Tech PR: Wind River shows off its involvement in Mars missions

NASA wasn't the only organization with a lot riding on the recent missions to Mars.

NASA wasn't the only organization with a lot riding on the recent missions to Mars.

Wind River, a Bay Area company that develops operating systems for embedded computing devices, once again had its technology in the latest Mars rovers, Spirit and Opportunity. Wind River also had provided technology for one of NASA's last successful trips to Mars, the Pathfinder rover. Recognizing the enormous enthusiasm that would greet the successful rover landings, Wind River was determined to make sure the media did not overlook the company's vital involvement in making NASA's dreams a reality.


Wind River and Bite Communications decided to build media interest not just when the rovers landed, but in the months prior so that when the mission was deemed a success, the media already would value Wind River as an expert source. But the company also recognized that while people are fascinated by space exploration, they aren't necessarily as tantalized by the underlying technology that makes it possible.

"Aerospace is about 25% of our business," says Wind River director of PR Kathleen Shanahan, who worked with Alissa Vasilevskis, the Wind River senior PR specialist, and Bite to develop the strategy. "The first idea was to plant the seed that we are going to be there on Mars. The technology that is in the rovers is the neurological brain of the project. So when people thought of the technology, we wanted them to associate that with Wind River."

The company and Bite also decided to target a wide range of media, from science and technology to general interest and local media, which would help associate Wind River with the Mars missions, as well as attract a broader audience to the company's brand.


"Early on, we established ourselves as a resource for reporters," says Kate Kerkstra, the Bite senior account executive. "We sent reporters updates on the progress of the rovers. When Wind River announced its earnings, we even tied that to the Mars rovers."

Bite provided reporters with an in-depth interview with Mike Deliman, Wind River's lead engineer on the rover project, which was geared toward the average reader, but also included in-depth technology details for the engineering-minded. Deliman also helped put a face on Wind River's efforts. Wind River and Bite placed bylined articles, provided the media with monthly updates, sent e-mail "factoids" about the trip through space, placed speakers at industry events, and held developer-internet seminars on the need for reliable embedded technology in aerospace and defense projects.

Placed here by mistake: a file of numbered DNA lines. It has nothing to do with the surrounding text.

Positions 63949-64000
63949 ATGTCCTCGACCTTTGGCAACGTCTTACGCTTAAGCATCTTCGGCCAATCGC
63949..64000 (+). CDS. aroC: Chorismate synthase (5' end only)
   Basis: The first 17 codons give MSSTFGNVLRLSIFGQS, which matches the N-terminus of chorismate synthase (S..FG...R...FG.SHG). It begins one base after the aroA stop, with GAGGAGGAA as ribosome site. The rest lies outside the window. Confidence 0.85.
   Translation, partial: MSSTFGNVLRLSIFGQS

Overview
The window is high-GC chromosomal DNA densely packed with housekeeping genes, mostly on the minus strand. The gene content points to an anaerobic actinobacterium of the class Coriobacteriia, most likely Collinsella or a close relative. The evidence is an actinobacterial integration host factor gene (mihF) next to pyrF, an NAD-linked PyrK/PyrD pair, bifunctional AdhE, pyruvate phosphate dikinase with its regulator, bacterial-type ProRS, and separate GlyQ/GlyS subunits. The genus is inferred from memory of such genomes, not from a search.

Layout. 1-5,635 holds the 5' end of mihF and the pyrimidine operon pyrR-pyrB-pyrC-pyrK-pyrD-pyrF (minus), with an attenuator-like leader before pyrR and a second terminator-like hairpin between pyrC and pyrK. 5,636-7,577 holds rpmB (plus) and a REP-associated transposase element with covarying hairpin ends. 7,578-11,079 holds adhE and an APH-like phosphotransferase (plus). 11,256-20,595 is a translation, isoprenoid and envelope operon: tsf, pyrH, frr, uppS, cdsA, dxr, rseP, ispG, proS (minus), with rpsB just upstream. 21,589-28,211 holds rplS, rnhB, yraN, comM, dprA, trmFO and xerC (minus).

Wind River also released a statement in support of President Bush's recent comments on a new policy on space exploration, and secured briefings with business, trade, and government press to showcase Wind River's involvement with space exploration today and into the future.


A plethora of media outlets covered Wind River's involvement with NASA, including NBC; Reuters; NPR; business, trade, and IT publications; some local newspapers; public-sector publications; and even a local rock radio station.

The heavy media coverage attracted visitors to Wind River's website in droves, particularly after the rovers landed. In January, the number of unique visitors to the Mars rovers section of Wind River's website skyrocketed 6,444% over visits in December. The average visitor spent two minutes and 45 seconds perusing the site, while those who read the articles and interviews on Deliman spent nearly five minutes at the site.

And while Wind River cannot attribute the rise in its stock price to the attention the company has received over the rovers, the stock price has increased approximately 40% since December, and has outperformed the Nasdaq by about 30%, and both the Dow and S&P 500 by about 22%.


Wind River and Bite are continuing with media outreach for the rovers program, particularly now that Spirit and Opportunity have landed successfully and are sending back riveting pictures and information.

PR team: Wind River (Alameda, CA) and Bite Communications (San Francisco)

Campaign: Mars Isn't Alien to Wind River

Time frame: June 2003 to present

Budget: $20,000

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